Don’t Hurt People and Don’t Take Their Stuff (William Morrow, 2014)

Matt Kibbe is the President and CEO of FreedomWorks, a national grassroots organization that serves citizens in their fight for more individual freedom and less government control. An economist by training, Kibbe is a well-respected policy expert, bestselling author and political commentator, and a regular guest on CNN, Fox News, The Blaze TV and MSNBC. He also serves as Distinguished Senior Fellow at the Austrian Economic Center in Vienna, Austria. Dubbed “the scribe” by the New York Daily News, Kibbe is author of Hostile Takeover: Resisting Centralized Government’s Stranglehold on America, (2012) and coauthor of the New York Times bestseller Give Us Liberty: A Tea Party Manifesto (2010). His most recent book, Don’t Hurt People and Don’t Take Their Stuff was released on April 1, 2014.

In this essential manifesto of the new libertarian movement, New York Times bestselling author and president of FreedomWorks Matt Kibbe makes a stand for individual liberty and shows us what we must do to preserve our freedom.

Don’t Hurt People and Don’t Take Their Stuff is a rational yet passionate argument that defends the principles upon which America was founded—principles shared by citizens across the political spectrum. The Constitution grants each American the right to self-determination, to be protected from others whose actions are destructive to their lives and property. Yet as Kibbe persuasively shows, the political and corporate establishment consolidates its power by infringing upon our independence—from taxes to regulations to spying—ultimately eroding the ideals, codified in law, that have made the United States unique in history.

Kibbe offers a surefire plan for reclaiming our inalienable rights and regaining control of our lives, grounded in six simple rules:

  1. Don’t hurt people: Free people just want to be left alone, not hassled or harmed by someone else with an agenda or designs over their life and property.
  2. Don’t take people’s stuff: America’s founders fought to ensure property rights and our individual right to the fruits of our labors.
  3. Take responsibility: Liberty takes responsibility. Don’t sit around waiting for someone else to solve your problems.
  4. Work for it: For every action there is an equal reaction. Work hard and you’ll be rewarded.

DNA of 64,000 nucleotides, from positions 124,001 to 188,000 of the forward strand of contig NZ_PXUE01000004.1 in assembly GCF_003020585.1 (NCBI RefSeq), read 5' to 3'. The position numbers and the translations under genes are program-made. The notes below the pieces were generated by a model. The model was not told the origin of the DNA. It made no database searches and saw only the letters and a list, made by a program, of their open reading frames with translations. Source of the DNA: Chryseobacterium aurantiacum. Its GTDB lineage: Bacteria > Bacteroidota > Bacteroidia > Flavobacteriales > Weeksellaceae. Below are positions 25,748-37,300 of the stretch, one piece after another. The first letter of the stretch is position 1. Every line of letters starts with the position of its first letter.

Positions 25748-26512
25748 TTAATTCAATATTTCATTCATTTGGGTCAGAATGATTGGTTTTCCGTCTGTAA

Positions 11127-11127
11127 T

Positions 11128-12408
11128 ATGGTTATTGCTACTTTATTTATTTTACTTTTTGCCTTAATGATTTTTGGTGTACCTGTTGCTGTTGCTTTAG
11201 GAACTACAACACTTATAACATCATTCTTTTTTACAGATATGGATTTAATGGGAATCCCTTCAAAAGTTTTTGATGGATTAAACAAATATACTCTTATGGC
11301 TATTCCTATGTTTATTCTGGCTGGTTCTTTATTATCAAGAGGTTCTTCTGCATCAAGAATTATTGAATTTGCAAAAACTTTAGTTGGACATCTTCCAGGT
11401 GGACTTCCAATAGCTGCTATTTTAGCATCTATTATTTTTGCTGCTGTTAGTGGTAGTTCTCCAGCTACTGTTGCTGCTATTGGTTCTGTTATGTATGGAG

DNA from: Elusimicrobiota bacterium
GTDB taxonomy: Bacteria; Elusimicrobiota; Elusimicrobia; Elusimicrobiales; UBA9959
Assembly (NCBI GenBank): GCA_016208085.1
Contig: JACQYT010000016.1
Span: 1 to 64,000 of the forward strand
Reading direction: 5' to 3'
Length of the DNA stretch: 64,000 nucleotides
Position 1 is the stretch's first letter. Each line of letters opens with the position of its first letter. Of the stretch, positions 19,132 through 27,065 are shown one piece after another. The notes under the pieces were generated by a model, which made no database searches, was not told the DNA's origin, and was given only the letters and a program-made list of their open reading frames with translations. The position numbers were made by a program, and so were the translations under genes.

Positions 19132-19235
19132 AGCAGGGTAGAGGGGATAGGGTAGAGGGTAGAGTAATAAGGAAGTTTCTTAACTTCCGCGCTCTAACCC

5. Mind your own business: Free people live and let live.
  6. Fight the power: Thanks to the Internet and the decentralization of knowledge, there are more opportunities than ever to take a stand against corrupt authority.

Paradise Lost by John Milton (Penguin)

In Paradise Lost, Milton produced a poem of epic scale, conjuring up a vast, awe-inspiring cosmos and ranging across huge tracts of space and time. And yet, in putting a charismatic Satan and naked Adam and Eve at the center of this story, he also created an intensely human tragedy on the Fall of Man.

John Leonard’s revised edition of Paradise Lost contains full notes, elucidating Milton’s biblical, classical and historical allusions and discussing his vivid, highly original use of language and blank verse.

From the Publisher

This is the first fully-annotated, old-spelling edition of Paradise Lost to be published in this century. It surveys in its introduction and incorporates in its notes the large amount of criticism published between 1965 and the present–not to mention the criticism that began with Dryden, Addison, Samuel Johnson, and William Blake–and it reflects critical perspectives from New Criticism to Deconstruction, from Philology to New Historicism and Feminism. On the page, the book combines the look and feel of original editions with the convenience of wide margins and thorough annotation.

From AudioFile

Edith Hamilton retells the Greek, Roman, and Norse myths with a sure taste and scholarship that help to restore their quality as perennial and refreshing fables about human nature, including our own.

About the Author